"Steroids," he said lifelessly, his standard quip to the query.
   She chuckled briefly, then was again bitten by tension.
   "I haven't seen you in front of your mother's lately. Are you and your husband still there?"
   She made a face. "Yeah."
   He was disappointed, having hoped they'd split.
   Soon there was an uncomfortable silence between them. He broke it.
   "So how've you been? How's life treatin' you?"
   "I'm bored," she said, looking at him, then away, jaw clenched.
   He froze. She'd wasted no time. Apparently she'd returned to her old ways, her true self. It was her nature to sleep around, as it was his to sleep alone. She was biting her lower lip, gazing sidelong with what was almost a leer. He recognized the look, one she'd given him 22 years ago on the steps in his hallway, when she 15. He'd torn himself away, believing that in three years he'd be able to do whatever he wanted with her - and he planned a lot. They'd misfired ever since, even after she'd wed, each taking  turns at reluctance, despite the lust teeming between them. Now temptation was again beckoning, and Nick was teetering like the last bowling pin standing, more vulnerable to a fall than ever. It'd been so long. Recently, for the first time in his life, he'd contemplated hiring a hooker, not for sex but simply to cuddle so he would again know the relief of being flesh to flesh with a woman. Ro was so attractive, so sexy, so trim, although she was starting to look her age. He didn't want her, however. He wanted Lisa. He was miserable without her, even though he'd never even had her. Ro might afford temporary relief, he knew, but he might be even more miserable later. And he didn't want to be miserable. He wanted to be happy. He wanted to be decent, like Lisa. Ro had no interest in children. She didn't want to be tied down.
   "You might be disappointed," he said, looking at the floor. "I'm not the man I used to be."
   There was a puzzled flash in her hazel eyes. Apparently she didn't know what to say or do. Upset at what she might be thinking, at his own unmanliness, he seized her arm. "C'mon," he said, pulling her along. She did not protest. In fact, she seemed to be fighting for breath.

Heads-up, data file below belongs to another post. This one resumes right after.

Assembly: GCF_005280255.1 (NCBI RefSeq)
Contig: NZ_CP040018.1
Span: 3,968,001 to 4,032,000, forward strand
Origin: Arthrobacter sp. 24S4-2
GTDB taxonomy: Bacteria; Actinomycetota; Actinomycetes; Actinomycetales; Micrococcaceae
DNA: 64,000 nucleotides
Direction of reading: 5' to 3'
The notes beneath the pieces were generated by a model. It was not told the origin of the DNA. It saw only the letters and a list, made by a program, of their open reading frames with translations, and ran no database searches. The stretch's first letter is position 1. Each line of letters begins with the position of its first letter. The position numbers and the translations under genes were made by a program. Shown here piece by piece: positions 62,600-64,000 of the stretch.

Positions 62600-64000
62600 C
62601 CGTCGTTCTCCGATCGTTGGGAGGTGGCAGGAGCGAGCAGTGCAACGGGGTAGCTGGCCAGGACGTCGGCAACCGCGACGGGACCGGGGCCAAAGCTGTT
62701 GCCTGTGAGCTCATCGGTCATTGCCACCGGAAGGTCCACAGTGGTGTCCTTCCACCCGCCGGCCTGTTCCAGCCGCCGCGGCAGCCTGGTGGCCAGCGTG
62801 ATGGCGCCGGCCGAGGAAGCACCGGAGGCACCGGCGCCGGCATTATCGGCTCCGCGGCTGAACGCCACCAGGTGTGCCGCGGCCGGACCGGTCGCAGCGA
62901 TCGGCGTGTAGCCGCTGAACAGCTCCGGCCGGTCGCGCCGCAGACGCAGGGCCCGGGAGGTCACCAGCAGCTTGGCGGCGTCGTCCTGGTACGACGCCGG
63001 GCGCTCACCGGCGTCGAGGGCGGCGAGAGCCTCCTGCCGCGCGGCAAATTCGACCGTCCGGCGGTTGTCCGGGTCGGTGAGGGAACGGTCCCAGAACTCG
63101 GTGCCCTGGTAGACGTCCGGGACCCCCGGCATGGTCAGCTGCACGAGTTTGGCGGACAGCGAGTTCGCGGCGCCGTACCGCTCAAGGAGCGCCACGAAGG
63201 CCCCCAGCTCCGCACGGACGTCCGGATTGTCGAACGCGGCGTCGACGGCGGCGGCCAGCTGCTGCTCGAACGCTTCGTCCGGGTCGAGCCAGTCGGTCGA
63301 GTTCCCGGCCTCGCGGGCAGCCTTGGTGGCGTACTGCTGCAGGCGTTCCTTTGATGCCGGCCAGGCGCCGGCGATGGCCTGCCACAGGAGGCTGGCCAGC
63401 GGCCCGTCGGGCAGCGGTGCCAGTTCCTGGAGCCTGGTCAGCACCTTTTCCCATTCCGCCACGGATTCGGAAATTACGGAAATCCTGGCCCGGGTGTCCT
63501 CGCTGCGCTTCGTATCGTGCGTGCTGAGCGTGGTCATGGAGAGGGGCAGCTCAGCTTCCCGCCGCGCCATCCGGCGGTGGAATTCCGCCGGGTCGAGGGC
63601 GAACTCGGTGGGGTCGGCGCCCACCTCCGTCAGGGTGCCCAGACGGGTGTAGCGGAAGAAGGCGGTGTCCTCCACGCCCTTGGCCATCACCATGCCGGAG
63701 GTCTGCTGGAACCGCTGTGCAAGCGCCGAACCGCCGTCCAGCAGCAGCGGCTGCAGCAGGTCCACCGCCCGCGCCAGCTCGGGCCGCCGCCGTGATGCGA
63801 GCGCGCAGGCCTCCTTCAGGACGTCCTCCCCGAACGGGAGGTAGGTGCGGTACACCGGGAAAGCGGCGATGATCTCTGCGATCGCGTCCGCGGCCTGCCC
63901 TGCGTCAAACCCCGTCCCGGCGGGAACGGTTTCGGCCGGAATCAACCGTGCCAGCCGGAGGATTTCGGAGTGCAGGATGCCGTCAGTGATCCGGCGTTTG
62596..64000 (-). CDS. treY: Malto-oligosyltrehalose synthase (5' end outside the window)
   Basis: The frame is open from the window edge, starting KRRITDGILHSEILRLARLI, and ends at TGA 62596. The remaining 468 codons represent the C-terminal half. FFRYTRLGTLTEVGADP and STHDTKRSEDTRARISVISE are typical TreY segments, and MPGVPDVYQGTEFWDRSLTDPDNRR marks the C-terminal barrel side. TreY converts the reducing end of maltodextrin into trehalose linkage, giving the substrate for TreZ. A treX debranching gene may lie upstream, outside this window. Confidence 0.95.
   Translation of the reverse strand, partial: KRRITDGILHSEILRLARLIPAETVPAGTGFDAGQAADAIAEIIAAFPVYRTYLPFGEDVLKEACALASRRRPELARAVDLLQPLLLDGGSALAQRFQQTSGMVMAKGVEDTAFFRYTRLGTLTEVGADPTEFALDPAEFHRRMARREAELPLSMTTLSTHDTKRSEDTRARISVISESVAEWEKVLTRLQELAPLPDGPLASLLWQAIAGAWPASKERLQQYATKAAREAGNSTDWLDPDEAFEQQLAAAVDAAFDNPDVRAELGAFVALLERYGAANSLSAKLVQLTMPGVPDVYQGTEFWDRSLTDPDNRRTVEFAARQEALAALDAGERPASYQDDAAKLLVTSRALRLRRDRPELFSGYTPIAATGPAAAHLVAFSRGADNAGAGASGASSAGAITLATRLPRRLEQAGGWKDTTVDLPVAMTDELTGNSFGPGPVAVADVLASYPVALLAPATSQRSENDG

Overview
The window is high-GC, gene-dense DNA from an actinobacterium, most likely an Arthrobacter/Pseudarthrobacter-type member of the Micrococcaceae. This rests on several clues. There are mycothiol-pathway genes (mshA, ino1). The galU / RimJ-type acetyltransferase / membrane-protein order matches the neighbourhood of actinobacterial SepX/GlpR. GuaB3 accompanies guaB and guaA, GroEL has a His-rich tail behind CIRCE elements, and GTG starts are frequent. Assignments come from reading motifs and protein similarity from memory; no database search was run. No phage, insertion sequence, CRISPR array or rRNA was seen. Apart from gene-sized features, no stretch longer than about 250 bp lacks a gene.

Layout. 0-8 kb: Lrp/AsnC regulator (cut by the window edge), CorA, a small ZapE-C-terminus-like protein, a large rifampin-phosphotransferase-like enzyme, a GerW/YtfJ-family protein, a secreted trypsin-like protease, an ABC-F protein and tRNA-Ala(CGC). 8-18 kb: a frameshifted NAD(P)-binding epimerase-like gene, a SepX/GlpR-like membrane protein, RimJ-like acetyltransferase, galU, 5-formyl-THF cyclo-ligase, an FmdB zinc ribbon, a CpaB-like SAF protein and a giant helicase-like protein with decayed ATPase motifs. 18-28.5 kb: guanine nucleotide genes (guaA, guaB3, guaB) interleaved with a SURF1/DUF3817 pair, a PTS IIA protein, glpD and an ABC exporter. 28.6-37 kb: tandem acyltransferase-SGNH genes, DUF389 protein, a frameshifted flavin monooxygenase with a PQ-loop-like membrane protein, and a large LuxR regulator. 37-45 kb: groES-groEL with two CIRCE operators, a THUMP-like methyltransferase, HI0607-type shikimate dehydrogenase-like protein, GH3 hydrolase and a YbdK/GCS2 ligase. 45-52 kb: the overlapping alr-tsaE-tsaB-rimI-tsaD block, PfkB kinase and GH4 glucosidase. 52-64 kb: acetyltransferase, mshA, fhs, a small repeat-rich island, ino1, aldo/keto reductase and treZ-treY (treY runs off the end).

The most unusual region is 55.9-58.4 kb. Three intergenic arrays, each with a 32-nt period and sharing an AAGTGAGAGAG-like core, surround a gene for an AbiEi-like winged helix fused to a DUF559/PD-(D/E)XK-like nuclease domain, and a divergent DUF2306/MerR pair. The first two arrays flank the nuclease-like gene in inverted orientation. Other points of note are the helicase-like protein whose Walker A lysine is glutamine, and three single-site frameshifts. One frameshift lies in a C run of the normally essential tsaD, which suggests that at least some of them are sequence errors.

Suddenly he let go of her, realizing there might be neighbors present. He didn't need an irate cuckold in his life. Walking quickly, head down, he led her toward the exit. Not a word passed between them. The lot had filled considerably in the brief time he'd been inside. It was Saturday. Shoppers were scurrying toward the store.
   As soon as they were seated in his car, they kissed, hungrily. Ro dug her fingers into his biceps, examined their shape. He surrendered completely, shutting off his mind, until she became bolder.
   "Not here," he said, breathless, caressing her high forehead, the only physical feature of hers he didn't like. "If we're finally gonna do this, let's do it right."
   Right? he thought, stung by the irony. She was another man's wife. He started the car.
   For more than 20 years he'd fantasized about having her any time, anywhere, even in broad daylight. What he wanted now, however, was intimacy, not lust. Would he get that from her? It seemed absurd to think so. He feared he was being as foolish as he'd been in falling hopelessly in love with a woman 18 years younger than himself.
   She sat against him, a hand resting delicately on his thigh.
   "Do you have any idea what you do to me?" she said with quiet difficulty. "Look."
   She spread her legs, looking away, eyes closing. He shuddered violently, a surge he hadn't experienced in what seemed ages. What was she doing with him? She needed studs to satisfy her. He was amazed at the circumstances, and peeved at himself. He was going to have sex with a woman he'd always wanted - and all he was feeling emotionally was sorrow. He felt he was spiraling downward. He was about to cede the moral high ground. He would never again be able to condemn adultery. He feared he would weep at the sight of her breasts, feared he would be thinking of Lisa's, feared he would hurt her.
   "This old car's just like you," she said dreamily, stroking the velvet interior - "well-preserved."
   He imagined Lisa's beau had a beautiful new car. The young man was more worthy, better for her than he, even if his love for her were only half as deep as his own. He was jolted by this truth.